Abstinence means something different to each person.
For some, it means skipping out on everything sex-related, but that’s not necessarily the case for everyone. For others, it means waiting until marriage, or just waiting until you’re older. Be sure to make it clear to your child what you mean when you say the word “abstinence” or “waiting for sex.”
It’s true that waiting for sexual activity is free, includes no side effects, and is 100% effective if used 100% of the time. Even if your teen is waiting, be sure they know their birth control options and risk for contracting STDs just in case they do become sexually active. In fact, when teens hear about both abstinence AND birth control methods, they wait longer to have sex and are LESS likely to get pregnant or contract an STD than teens who only ever hear about abstinence.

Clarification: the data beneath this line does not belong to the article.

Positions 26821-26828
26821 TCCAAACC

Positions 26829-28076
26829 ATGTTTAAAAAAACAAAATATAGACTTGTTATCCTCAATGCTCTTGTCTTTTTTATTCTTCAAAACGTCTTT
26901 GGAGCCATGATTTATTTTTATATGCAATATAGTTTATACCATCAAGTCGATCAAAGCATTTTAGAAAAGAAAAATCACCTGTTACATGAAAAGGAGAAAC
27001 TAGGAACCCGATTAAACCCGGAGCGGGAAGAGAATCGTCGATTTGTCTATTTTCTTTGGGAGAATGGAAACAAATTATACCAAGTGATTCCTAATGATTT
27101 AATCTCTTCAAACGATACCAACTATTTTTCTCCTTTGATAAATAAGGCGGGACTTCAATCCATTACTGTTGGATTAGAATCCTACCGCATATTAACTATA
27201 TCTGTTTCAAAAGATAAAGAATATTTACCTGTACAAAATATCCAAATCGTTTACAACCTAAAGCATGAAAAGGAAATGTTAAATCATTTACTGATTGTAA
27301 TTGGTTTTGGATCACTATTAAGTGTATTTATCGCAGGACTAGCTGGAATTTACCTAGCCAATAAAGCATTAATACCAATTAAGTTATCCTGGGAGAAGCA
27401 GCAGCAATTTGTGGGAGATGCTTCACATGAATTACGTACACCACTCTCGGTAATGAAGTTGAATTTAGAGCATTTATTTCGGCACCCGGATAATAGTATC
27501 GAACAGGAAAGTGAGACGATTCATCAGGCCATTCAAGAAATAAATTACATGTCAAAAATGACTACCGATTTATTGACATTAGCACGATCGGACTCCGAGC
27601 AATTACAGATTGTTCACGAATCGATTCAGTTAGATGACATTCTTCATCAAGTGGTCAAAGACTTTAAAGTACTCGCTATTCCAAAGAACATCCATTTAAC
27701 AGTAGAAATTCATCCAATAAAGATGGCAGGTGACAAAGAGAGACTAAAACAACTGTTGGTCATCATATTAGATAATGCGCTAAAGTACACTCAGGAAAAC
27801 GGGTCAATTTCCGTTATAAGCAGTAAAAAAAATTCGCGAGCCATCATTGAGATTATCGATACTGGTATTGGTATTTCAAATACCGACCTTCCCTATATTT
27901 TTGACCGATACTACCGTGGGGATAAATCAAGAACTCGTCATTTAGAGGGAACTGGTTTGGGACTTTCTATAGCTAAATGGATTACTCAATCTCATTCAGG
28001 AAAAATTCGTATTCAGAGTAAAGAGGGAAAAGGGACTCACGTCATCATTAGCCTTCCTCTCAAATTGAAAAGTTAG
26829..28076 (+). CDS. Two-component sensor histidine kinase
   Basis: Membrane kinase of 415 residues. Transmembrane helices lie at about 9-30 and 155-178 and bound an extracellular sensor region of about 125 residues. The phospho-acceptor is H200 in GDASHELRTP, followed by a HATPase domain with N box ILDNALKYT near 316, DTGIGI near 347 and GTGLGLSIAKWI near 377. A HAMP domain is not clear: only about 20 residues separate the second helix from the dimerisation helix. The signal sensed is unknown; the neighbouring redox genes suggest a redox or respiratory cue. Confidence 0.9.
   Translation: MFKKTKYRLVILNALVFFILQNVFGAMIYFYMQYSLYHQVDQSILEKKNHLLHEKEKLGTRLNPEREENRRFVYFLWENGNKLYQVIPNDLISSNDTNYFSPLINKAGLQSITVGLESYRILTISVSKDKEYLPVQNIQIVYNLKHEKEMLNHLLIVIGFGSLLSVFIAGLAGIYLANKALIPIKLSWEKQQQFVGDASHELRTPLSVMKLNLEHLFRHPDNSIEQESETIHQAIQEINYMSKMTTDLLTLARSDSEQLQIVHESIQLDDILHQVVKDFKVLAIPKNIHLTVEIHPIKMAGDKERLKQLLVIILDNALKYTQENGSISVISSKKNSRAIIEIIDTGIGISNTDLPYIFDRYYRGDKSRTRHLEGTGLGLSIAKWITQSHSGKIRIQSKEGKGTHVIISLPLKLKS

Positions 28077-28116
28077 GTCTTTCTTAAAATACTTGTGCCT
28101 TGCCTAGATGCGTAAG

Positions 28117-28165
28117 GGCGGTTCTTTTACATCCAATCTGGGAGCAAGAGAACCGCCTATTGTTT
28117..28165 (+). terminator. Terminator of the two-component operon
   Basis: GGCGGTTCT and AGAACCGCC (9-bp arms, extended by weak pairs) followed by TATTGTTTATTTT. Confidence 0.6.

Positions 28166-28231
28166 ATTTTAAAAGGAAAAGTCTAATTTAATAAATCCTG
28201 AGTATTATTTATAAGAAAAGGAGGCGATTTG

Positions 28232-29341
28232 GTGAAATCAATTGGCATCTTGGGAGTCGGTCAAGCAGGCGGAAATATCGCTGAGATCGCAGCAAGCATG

Talking about pregnancy prevention and STD prevention with your child will make a difference. In a national survey conducted by The National Campaign to Prevent Teen and Unplanned Pregnancy, teens reported that their parents have the greatest influence over their decisions about sex—more than friends, siblings, or the media.
Most teens also say they share their parents’ values about sex, and that delaying sex would be easier if they could talk openly and honestly with their parents.